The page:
Pratchett’s Unseen Academicals

The first person I ever emailed was Terry Pratchett (which subsequently meant that the first email I ever received was from Terry Pratchett). This was back in the dark pre-web internet days when most people didn’t know what a Terry Pratchett was, his email address was reasonably public and you’d get a long detailed answer to any questions you had within a couple of hours depending on the time zone. Over the next decade I got to do cool stuff like go to dinners in small Lygon St restaurants with Terry Pratchett. Then Terry Pratchett became kinda famous and lots and lots of fans in Melbourne wanted to have small group dinners with him which sort of meant that no one could do that anymore.

I miss that Internet.

Anyway – Terry was recently diagnosed with early onset Alzheimer’s. One of the effects of this was that it seriously degraded his ability to type. Unseen Academicals, the latest Discworld Novel, was mostly typed by Terry’s assistant Rob rather than by Terry himself with Terry dictating.

This is sort of evident at the start of the book where the prose doesn’t entirely taste like Pratchett. What I mean by that is that some authors, especially really good ones that you’ve been reading for a couple of decades, have a way of putting together words that transcends just style, but are identifiable in less easily describable ways. The closest that I can get is to say that Pratchett’s writing has a certain texture, taste, smell and color that I’m very familiar with. So while the Pratchett of Strata/Dark Side of the Sun/Color of Magic is quite a different writer to the Pratchett of Small Gods and Nation, there is a continuity of texture, taste, smell and color to the works that belie their common authorship.

This change in the way that the book was created means that the very start of Unseen Academicals reads a little like someone doing an imitation of Pratchett while getting it subtly wrong in hard to identify ways.

Adjust he does though – and within about 50 pages the familiar color, taste, texture and smell are back. That or I’d made the adjustment to the new prose. Unseen Academicals isn’t as deftly written as some of the more recent Discworld novels.

Where Academicals shines is the relationship between Ridcully and Vetinari. These two haven’t really gone toe to toe before and their scenes together are worth the price of admission.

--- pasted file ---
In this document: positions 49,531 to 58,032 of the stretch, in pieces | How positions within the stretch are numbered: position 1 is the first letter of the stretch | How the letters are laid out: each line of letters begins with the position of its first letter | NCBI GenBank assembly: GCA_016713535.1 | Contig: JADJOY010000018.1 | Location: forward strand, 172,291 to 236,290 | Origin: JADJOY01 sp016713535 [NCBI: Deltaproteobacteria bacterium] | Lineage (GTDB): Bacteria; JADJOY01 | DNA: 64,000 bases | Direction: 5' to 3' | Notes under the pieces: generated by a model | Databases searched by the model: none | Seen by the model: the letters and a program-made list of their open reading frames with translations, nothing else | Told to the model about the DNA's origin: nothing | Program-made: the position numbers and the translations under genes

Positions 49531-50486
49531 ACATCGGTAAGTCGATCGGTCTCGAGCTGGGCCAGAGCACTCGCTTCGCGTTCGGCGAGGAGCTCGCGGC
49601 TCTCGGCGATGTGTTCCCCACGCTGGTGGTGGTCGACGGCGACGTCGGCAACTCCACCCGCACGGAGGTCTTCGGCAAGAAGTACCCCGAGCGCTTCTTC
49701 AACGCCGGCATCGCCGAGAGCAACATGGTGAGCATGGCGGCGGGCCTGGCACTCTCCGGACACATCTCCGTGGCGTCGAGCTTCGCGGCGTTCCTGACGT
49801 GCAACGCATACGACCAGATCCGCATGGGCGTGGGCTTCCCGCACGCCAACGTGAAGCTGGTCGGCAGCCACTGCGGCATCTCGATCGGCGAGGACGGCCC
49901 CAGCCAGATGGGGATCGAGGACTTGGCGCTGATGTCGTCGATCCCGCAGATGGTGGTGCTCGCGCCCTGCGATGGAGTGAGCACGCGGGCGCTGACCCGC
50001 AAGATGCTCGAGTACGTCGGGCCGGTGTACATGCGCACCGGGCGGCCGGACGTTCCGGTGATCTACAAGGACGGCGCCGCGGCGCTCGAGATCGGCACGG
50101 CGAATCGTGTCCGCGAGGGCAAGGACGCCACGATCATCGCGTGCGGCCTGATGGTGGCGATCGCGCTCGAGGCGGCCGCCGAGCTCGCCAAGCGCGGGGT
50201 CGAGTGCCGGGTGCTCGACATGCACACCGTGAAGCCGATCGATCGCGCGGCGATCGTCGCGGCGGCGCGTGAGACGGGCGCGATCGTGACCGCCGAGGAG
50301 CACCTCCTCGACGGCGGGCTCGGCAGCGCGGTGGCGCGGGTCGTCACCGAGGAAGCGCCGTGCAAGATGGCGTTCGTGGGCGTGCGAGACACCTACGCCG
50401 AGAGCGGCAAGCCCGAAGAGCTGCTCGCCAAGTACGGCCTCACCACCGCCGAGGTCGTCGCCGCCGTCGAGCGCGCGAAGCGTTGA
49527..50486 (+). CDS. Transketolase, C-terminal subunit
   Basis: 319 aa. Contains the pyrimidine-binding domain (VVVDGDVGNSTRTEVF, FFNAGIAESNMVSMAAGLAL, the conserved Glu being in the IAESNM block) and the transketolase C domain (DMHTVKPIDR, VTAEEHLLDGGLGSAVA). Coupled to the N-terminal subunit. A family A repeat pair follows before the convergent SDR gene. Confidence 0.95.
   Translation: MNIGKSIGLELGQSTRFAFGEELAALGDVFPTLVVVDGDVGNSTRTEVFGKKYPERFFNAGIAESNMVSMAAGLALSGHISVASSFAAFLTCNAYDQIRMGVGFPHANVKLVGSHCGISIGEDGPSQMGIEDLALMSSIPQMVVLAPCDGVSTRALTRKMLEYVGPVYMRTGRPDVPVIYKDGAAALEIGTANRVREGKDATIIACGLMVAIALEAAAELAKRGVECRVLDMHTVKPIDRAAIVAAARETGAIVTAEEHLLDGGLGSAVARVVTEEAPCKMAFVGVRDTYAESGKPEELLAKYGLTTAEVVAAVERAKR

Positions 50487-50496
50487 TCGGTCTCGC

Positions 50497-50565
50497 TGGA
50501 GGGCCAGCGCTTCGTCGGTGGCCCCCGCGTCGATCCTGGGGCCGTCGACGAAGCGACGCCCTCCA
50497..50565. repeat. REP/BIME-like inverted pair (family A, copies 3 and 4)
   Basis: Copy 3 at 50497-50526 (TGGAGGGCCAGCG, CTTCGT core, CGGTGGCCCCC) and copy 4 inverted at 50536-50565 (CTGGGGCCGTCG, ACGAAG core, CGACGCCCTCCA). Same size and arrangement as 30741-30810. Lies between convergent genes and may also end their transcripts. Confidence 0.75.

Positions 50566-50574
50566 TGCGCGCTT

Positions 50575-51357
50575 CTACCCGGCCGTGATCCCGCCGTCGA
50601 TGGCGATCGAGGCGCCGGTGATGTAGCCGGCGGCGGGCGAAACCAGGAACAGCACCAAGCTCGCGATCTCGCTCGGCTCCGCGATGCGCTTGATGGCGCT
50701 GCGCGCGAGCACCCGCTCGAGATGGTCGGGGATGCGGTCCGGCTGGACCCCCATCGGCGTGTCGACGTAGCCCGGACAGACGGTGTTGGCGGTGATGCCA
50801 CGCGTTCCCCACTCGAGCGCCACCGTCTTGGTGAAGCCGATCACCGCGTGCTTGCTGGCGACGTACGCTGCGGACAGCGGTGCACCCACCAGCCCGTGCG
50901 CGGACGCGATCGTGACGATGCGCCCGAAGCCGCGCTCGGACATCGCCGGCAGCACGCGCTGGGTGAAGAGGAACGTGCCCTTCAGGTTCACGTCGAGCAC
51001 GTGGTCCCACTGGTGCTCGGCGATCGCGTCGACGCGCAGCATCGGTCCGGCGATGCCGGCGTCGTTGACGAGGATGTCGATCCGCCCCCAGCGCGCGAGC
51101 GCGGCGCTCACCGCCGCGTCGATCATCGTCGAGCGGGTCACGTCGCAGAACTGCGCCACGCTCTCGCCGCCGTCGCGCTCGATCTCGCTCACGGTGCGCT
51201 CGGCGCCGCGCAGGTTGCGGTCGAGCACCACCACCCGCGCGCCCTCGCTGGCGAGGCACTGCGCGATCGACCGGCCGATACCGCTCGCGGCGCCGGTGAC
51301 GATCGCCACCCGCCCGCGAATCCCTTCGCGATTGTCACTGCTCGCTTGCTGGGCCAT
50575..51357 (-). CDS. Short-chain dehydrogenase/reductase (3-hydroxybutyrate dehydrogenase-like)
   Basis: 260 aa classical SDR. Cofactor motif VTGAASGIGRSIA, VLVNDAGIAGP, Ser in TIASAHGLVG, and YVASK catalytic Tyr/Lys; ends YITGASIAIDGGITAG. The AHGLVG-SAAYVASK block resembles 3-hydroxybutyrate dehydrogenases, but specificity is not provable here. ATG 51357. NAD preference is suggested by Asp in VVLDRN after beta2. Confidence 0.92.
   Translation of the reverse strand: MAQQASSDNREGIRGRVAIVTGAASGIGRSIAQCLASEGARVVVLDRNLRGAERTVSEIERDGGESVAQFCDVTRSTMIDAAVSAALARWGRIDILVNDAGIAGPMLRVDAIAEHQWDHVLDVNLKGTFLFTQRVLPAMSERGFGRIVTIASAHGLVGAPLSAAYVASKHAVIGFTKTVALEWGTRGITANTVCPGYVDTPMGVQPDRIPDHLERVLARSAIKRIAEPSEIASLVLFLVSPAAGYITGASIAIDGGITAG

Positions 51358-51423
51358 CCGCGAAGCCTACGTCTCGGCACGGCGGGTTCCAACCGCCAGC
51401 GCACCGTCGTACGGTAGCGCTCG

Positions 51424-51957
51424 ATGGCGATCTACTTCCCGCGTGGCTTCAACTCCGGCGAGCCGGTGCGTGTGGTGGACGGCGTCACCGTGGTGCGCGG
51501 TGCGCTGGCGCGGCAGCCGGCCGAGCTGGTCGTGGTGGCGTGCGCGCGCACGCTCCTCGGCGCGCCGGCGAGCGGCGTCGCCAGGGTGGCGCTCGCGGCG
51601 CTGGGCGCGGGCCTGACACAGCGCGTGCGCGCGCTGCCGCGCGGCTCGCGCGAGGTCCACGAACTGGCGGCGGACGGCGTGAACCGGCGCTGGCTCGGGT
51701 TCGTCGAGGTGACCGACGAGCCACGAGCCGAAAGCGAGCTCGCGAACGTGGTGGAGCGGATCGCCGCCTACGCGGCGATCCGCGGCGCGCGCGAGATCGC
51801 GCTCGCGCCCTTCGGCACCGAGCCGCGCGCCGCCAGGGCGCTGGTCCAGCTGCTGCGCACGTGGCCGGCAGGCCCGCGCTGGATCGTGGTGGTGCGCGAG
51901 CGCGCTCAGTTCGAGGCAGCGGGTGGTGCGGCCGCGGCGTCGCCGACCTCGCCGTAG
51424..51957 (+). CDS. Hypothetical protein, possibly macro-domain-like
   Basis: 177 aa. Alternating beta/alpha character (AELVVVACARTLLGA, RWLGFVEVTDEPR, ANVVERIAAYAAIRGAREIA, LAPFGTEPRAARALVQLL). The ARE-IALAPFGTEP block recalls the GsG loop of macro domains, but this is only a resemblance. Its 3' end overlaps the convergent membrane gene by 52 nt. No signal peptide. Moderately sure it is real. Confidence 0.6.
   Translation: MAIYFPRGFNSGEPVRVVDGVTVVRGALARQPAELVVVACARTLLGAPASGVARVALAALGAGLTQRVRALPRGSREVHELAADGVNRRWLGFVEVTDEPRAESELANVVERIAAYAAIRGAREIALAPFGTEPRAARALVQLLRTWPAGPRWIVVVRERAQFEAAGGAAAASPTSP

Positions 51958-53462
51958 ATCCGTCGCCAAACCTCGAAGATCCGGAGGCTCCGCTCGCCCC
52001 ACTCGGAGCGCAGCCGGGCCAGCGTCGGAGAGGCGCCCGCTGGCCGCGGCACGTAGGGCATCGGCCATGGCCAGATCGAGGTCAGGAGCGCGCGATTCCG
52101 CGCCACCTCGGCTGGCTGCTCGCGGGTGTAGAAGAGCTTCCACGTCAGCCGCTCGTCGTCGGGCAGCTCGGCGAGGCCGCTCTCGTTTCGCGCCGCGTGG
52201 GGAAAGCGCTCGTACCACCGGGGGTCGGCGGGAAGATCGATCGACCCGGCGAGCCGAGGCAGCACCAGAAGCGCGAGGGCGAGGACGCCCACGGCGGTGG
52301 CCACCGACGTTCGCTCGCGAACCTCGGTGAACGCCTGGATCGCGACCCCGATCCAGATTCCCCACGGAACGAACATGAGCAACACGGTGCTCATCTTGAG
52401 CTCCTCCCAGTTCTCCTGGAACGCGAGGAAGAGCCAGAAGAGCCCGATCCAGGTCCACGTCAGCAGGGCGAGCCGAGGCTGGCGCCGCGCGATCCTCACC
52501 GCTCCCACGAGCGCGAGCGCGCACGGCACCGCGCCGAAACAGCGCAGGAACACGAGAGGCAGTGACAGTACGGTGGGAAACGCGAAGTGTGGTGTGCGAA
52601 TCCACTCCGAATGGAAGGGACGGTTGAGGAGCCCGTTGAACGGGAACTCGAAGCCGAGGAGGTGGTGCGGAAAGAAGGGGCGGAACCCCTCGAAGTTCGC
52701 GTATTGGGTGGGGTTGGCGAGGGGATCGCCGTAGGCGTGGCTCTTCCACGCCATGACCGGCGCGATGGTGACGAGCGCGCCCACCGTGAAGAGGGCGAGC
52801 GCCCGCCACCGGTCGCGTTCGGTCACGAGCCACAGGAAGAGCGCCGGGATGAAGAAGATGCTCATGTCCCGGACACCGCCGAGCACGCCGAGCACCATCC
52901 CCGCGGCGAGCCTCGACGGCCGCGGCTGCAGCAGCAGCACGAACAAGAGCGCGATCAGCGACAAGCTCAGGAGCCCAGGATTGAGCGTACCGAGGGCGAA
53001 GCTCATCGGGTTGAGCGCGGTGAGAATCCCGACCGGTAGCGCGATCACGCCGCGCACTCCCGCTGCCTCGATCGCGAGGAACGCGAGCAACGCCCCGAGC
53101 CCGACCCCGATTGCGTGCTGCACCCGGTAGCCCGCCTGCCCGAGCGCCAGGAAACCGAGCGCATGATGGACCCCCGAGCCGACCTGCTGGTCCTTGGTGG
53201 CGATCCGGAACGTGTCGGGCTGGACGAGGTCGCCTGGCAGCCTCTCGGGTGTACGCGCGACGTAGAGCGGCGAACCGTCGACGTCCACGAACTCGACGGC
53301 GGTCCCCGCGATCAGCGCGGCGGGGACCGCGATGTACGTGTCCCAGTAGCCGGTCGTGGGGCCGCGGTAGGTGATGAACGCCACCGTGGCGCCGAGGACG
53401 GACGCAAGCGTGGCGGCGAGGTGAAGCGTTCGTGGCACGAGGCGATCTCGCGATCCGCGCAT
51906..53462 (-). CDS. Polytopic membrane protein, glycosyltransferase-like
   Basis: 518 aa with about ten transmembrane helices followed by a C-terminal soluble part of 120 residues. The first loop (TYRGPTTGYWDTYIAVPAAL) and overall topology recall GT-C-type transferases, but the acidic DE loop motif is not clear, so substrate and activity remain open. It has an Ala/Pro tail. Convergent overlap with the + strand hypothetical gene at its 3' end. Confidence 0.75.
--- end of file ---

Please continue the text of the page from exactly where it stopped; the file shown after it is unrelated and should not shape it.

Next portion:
The minor characters enjoy some echoes of what we’ve seen before. Glenda has a touch of the Agnes Nitt about her and she most likely would have ended up a witch if she’d grown up in Lancre rather than suburban Ankh-Morpork. There are similar echoes back to the golem Dorfl and Lobsang Ludd from Thief of Time in the character Nutt. There are many strong Pratchettian themes throughout Unseen Academicals. Pratchett is also more willing than in previous novels to allow a large number of previously significant characters like Vimes, Rincewind, The Luggage and The Librarian to have background non-speaking roles.

I was a bit concerned that there was an element of “the cast taking a bow” in this book given Pratchett’s ongoing medical condition as there were few favourites that didn’t turn up (though I guess Carrot, Nobby and Colon weren’t directly in any “shots” though Nobby sort of was). If Granny Weatherwax had turned up there would have been no doubt that this was what was going on.

Unseen Academicals is tangentially about Soccer. I like all the Discworld Novels. I don’t like this one as much as I like Small Gods but like it more than I like Soul Music and Maskerade.


5 Responses to “Pratchett’s Unseen Academicals”

  1. glinda Says:

    A friend and I are joking that we’re now canon – she & a friend are opening a restaurant in Seattle at the end of the month, and my name is actually Glenda. The name of the restaurant? Night Kitchen.

    –glinda, remembering those pre-web a.f.p. days

  2. Bangar Says:

    I’m looking forward to reading it, I don’t think there is such a thing as a bad Pratchett book.

  3. paulboylan Says:

    I am truly grieved to hear the news about Mr. Pratchett.

  4. bangarrr Says:

    Finished it an excellent review, and accurate. Small Gods was different and stands out for it (and one I rank highly). I think my favourite for now is Monstrous Regiment.

  5. Ethelene Selfe Says:

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